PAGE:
While we’ve been working hard to provide COVID-related resources for farmers and food producers, our other work hasn’t stopped – and it’s more important than ever, to help build resilient, local, diversified food systems.
We’re continuing to provide guidance for farmers, ranchers, and cottage food producers to help them navigate the laws and regulations that govern them.
We’re also hard at work on one of the major underlying problems: corporate control. The mainstream food system is controlled by a handful of large companies in each sector. Just 3 companies are estimated to control 90% of the chicken meat market in this country! These companies own the birds from the day they are hatched all the way to the grocery store shelves. The companies contract with farmers to raise them, but the companies control every step of the process.
In a highly publicized incident in 2015, one of these contract farmers blew the whistle on Perdue Farms. Craig Watts allowed an animal welfare group onto his farm to film the conditions that the chickens lived under – conditions that were effectively dictated to Watts by Perdue. Watts shared that he had observed an increase in the birds placed on his farm by Perdue that carried bacterial infections, as well as problems with the numbers of birds he was required to raise in each house. These all create a food safety risk for consumers. And the conditions are a far cry from the images and language that Perdue uses on its labels and in its commercials.
What was Perdue’s reaction? To blame Watts. They started sending inspectors to his farm, auditing his operations, and requiring him to take “biosecurity and poultry welfare” actions. Perdue delayed sending any new birds to his farm – and given the intense consolidation of the poultry industry, Watts had no one else that realistically he could buy or sell from.
Watts brought a whistleblower claim to the Department of Labor. But Perdue responded that his claim couldn’t be heard because there are no whistleblower protections in the Poultry Products Inspection Act.
The FDA then weighed in, arguing that the whistleblower provisions of the Federal Food, Drug, and Cosmetic Act apply. We agree with that conclusion, but not how FDA got there. FDA’s position was that live animals are part of the FFDCA’s definition of “food,” which we vehemently do NOT agree with.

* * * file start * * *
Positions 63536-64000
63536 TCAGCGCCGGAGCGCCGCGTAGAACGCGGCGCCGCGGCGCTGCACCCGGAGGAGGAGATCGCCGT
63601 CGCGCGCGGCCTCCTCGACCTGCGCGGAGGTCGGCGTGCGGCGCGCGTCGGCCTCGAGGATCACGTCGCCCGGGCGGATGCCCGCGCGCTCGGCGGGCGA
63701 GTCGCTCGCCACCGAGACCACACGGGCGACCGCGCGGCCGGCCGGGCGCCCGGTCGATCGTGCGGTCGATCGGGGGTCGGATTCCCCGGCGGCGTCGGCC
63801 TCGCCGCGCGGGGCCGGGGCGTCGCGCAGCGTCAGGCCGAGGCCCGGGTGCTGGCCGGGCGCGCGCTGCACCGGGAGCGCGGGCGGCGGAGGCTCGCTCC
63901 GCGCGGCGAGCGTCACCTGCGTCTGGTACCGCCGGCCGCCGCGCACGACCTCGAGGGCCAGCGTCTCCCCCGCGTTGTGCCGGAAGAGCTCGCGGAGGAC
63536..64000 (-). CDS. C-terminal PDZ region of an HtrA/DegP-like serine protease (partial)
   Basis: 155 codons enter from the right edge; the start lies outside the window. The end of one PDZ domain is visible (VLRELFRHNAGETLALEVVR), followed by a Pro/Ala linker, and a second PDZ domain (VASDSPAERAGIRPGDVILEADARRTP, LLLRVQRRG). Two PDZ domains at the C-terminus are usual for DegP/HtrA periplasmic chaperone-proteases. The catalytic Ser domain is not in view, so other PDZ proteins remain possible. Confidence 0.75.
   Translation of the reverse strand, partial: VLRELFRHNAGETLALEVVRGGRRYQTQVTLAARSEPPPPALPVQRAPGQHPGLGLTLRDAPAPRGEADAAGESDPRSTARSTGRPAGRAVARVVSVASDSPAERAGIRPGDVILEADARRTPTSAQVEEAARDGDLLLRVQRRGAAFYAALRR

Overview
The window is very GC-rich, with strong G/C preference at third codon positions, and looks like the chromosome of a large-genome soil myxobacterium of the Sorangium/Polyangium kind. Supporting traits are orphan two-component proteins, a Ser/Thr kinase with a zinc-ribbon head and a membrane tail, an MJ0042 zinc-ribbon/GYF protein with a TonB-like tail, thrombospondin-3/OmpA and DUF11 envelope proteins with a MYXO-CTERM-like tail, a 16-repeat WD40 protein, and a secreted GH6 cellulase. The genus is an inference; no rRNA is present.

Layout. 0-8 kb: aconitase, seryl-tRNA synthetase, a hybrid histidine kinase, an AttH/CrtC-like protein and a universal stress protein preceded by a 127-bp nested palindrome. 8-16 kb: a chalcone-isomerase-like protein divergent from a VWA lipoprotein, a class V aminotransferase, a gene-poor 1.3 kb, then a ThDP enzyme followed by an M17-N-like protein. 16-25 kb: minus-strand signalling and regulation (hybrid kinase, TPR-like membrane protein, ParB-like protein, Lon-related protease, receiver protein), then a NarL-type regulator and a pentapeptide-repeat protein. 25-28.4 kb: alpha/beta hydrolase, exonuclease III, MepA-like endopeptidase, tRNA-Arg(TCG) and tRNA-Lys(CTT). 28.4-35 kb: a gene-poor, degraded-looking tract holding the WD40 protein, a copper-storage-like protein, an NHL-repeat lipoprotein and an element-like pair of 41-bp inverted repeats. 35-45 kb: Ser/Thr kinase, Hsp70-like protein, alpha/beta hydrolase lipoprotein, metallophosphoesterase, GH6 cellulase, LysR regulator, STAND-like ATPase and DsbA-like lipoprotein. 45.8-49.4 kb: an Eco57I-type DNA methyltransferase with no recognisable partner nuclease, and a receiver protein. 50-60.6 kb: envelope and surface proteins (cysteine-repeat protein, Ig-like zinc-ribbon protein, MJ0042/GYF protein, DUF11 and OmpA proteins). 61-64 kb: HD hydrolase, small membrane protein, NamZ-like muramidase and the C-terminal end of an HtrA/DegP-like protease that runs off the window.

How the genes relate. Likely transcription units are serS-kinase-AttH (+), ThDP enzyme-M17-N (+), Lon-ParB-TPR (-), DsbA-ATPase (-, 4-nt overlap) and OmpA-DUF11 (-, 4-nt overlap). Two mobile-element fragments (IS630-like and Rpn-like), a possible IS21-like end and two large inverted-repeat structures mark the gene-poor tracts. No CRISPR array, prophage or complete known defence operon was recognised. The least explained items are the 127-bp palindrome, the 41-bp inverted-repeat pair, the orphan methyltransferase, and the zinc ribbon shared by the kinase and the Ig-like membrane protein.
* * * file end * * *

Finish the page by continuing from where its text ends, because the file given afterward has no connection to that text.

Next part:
The problem with saying that live animals are “food” (as opposed to being destined to become food) is two-fold. One, it contradicts the plain meaning of statutory language in a way that expands the agency’s authority, which is not good precedent to set. Two, it would reduce the number of farmers who are exempt from the Food Safety Modernization Act (FSMA) rules.
Why? Because the Tester exemption, for which we fought so hard, is based on the farmers’ gross sales of food, as well as whether they market primarily direct to consumers and local restaurants and retailers. So, consider a small farmer who raises cattle to sell at the local livestock market but also raises vegetables to sell at the farmers’ market. Under the FDA’s interpretation of the law, if the sales of the produce AND the cattle combined are over $500,000 annually, then the farmer isn’t exempt – and will have to spend tens of thousands of dollars complying with FSMA’s Produce Safety Rule, even if the vegetable portion of their farm is very small and entirely direct-to-consumer.
So FARFA teamed up with two of our allies, RAFI-USA and R-CALF USA, to weigh in as an “amicus curiae,” or “friend of the court.” FARFA’s executive director helped draft a brief supporting Watt’s whistleblower claim, while setting out how the Department of Labor has jurisdiction without having to agree with FDA’s problematic claim that live animals are food.
Protecting farmers who speak up about corporate abuse is core to who we are – both for the farmer’s sake and because it’s vital for holding these corporations accountable and making changes.
Stay tuned – we’ll be sending out a new action alert later this week, with how you can take action to support family farmers in the current debates in Congress.